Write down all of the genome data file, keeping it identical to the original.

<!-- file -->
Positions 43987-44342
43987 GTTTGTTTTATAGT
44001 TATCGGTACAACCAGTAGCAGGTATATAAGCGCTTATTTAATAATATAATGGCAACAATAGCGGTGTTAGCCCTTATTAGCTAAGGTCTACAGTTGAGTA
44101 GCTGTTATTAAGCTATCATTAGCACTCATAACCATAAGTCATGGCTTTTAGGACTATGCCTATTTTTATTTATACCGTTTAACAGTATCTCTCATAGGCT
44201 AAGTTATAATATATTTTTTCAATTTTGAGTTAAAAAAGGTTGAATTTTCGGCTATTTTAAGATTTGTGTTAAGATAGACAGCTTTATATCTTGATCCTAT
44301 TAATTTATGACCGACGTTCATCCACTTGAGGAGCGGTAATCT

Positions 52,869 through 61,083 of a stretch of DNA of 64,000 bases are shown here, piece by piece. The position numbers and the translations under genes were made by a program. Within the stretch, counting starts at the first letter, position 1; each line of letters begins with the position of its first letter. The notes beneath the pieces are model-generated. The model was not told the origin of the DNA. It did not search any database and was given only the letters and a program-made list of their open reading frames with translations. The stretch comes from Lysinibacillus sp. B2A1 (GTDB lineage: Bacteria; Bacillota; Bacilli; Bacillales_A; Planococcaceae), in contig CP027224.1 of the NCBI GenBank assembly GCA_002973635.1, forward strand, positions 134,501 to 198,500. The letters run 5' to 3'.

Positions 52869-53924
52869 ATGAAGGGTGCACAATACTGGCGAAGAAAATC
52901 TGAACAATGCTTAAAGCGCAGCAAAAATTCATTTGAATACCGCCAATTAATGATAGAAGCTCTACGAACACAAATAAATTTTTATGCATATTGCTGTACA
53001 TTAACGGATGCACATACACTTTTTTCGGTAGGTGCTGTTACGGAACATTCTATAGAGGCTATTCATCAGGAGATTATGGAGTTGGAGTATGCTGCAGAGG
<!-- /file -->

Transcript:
Positions 43987-44342
43987 GTTTGTTTTATAGT
44001 TATCGGTACAACCAGTAGCAGGTATATAAGCGCTTATTTAATAATATAATGGCAACAATAGCGGTGTTAGCCCTTATTAGCTAAGGTCTACAGTTGAGTA
44101 GCTGTTATTAAGCTATCATTAGCACTCATAACCATAAGTCATGGCTTTTAGGACTATGCCTATTTTTATTTATACCGTTTAACAGTATCTCTCATAGGCT
44201 AAGTTATAATATATTTTTTCAATTTTGAGTTAAAAAAGGTTGAATTTTCGGCTATTTTAAGATTTGTGTTAAGATAGACAGCTTTATATCTTGATCCTAT
44301 TAATTTATGACCGACGTTCATCCACTTGAGGAGCGGTAATCT

Positions 52,869 through 61,083 of a stretch of DNA of 64,000 bases are shown here, piece by piece. The position numbers and the translations under genes were made by a program. Within the stretch, counting starts at the first letter, position 1; each line of letters begins with the position of its first letter. The notes beneath the pieces are model-generated. The model was not told the origin of the DNA. It did not search any database and was given only the letters and a program-made list of their open reading frames with translations. The stretch comes from Lysinibacillus sp. B2A1 (GTDB lineage: Bacteria; Bacillota; Bacilli; Bacillales_A; Planococcaceae), in contig CP027224.1 of the NCBI GenBank assembly GCA_002973635.1, forward strand, positions 134,501 to 198,500. The letters run 5' to 3'.

Positions 52869-53924
52869 ATGAAGGGTGCACAATACTGGCGAAGAAAATC
52901 TGAACAATGCTTAAAGCGCAGCAAAAATTCATTTGAATACCGCCAATTAATGATAGAAGCTCTACGAACACAAATAAATTTTTATGCATATTGCTGTACA
53001 TTAACGGATGCACATACACTTTTTTCGGTAGGTGCTGTTACGGAACATTCTATAGAGGCTATTCATCAGGAGATTATGGAGTTGGAGTATGCTGCAGAGG